We hopped onto the elevator with other guests, one of whom made some disparaging remark about our “mutt.” Stan proceeded to lambast him throughout the ride up, beginning with “it had cost a pretty penny to import this Australian Station Terrier, one of only a handful in the US”. Sparks stood taller and taller as Stan continued on about pedigrees and royal lineages, rendering the insulter smaller and smaller with each passing floor. Sweet revenge continued when we shared the outdoor hot tub with the snob an hour later.

Most notable about the Arlington were the hallway fountains bubbling with hot mineral water to drink (Sparky felt rejuvenated herself after a bowlful) and the amazing bath/massage treatment I received. I even got into a steam box, fully expecting to see only Edward G. Robinson’s head, biting a cigar, in the closed box next to mine. We loved the Arlington, the whole crazy mood and pervasive sense of the past.

The Arlington

The Arlington

The next time we went to Hot Springs we checked in again only to have to check out when the Byzantine water delivery system broke down. With no plans to follow, plumbers spent days trying to find the source of the problem.

We were transferred to the Arlington’s sister, the Majestic up the street to the northwest. It was great but it just didn’t have the Arlington’s elan. I read that after being abandoned around 2005, the Majestic burned to the ground February 2014. What a loss.

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Just Askin" thanks to Daily Kow

Just Askin”
thanks to Daily Kos

Here’s a Voter Lookup Site:

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Mapping Wonderlands: Illustrated Cartography of Arizona 1912 – 1962 by Dori Griffin, U of AZ Press,. 2013. 218 pp.

16158084Mapping Wonderlands is an in-depth examination of how Arizona’s tourist industry was developed during its first fifty years of statehood. Griffin’s source material is “ephemera”— images that include post card maps, illustrated cartographs (visually more evocative and narrative geographic representations than basic navigational maps used to get from point A to point B) and chambers of commerce “come to our town” maps. While first encouraged by boosters with their early “Good Roads” program and later by Arizona’s Highway Department with their now iconic Arizona Highways magazine, these illustrated maps suggested a highly developed road system passing through a well-watered landscape of lush valleys, majestic mountains and mysterious historic sites.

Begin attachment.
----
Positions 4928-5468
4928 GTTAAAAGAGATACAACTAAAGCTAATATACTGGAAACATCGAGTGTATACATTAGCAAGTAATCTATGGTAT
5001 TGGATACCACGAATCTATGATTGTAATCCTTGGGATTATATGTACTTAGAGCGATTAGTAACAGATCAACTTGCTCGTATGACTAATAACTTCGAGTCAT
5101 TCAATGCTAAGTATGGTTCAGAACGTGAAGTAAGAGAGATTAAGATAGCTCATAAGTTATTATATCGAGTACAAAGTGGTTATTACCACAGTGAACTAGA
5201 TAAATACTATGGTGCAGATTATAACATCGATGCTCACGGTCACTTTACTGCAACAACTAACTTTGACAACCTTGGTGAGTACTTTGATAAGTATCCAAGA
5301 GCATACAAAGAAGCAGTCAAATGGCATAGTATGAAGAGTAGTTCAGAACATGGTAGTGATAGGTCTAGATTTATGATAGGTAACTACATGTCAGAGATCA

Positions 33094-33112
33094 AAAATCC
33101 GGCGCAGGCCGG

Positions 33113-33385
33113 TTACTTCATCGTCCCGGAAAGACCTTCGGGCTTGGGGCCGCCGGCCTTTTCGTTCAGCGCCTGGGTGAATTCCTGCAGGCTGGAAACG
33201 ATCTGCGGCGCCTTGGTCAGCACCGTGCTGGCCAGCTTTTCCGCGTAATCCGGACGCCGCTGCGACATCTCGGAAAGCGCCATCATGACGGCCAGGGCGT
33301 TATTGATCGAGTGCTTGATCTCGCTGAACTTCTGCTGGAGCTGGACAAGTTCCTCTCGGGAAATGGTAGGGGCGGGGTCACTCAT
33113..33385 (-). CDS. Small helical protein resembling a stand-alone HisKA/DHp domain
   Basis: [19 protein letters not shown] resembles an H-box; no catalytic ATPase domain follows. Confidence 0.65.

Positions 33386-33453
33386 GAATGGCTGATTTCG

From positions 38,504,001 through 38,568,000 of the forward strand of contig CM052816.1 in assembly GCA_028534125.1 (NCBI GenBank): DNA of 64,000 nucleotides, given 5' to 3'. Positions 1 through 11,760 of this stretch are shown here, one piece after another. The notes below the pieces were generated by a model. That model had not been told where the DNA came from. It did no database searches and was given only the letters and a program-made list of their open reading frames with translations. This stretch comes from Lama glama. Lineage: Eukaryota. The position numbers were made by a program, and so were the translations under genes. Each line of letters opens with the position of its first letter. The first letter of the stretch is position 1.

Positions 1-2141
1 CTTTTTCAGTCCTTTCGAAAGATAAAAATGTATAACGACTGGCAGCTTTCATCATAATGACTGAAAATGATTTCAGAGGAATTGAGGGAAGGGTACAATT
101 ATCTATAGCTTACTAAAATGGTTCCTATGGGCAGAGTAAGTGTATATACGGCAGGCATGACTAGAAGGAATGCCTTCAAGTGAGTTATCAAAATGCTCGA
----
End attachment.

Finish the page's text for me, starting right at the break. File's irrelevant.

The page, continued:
Needless to say, these maps presented a highly romanticized view of Arizona. Ancient and modern Native Americans were often depicted sitting before looms in Navajoland (the current reservation which encompasses about 25,000 square miles in the northeast). The Spanish “Entrada” of the late 1600s and its subsequent influence on the state’s identity was represented alternatively by conquistadors, vaqueros, missionaries and sombrero-clad Mexicans on burros. 1800s Arizona miners, cowboys, artists, ranchers and business tycoons were added to Native American and Hispanics who called the territory home. Still, in most of these cartographs all of that linear history is collapsed into a single monolithic timeless whole.

Looking at these cartographs, all 66 of them presented in the book, gives the reader a glimpse into the remarkable manipulative power maps carry to invoke a vague sense of accuracy about landscape and culture which often has little “on the ground” truth. In one map for example, strong double lines, suggesting a four lane superhighway, in fact represent “roads under construction”, as noted in the fine print below. Cartoonish imagery evokes a land full of playful opportunity, much of it water-based, in fact a rare situation save man-made hotel pools and dam-created lakes. Time is flattened into a history without time: Conquistadors march alongside cowboys and grubstakers on their horses and businessmen in their motorcars, while Indians using a paint brush create “the Painted Desert.” A cowboy-hatted saguaro beckons with spiny arms to “visit the land of the sun!”

The Arizona imagists who made these cartographs (which often included vignette illustrations of both natural wonders and the built environment) wrestled with a big problem: Was Arizona a crowded landscape, safe and recognizable for tourists looking for a memorable “grand tour”, or the last of the “Wild West” available for adventurers looking for thrills? Was it filled with waving fields of grain and cotton, or thorny desert cactus? Was it friendly and accessible, or uncharted territory? Of course the truth is some of each but the desire to convey a tourist wonderland with something for everyone won out over some less cheerful Arizona facts: Never leave home without water; watch out for snakes; cactus spines really hurt!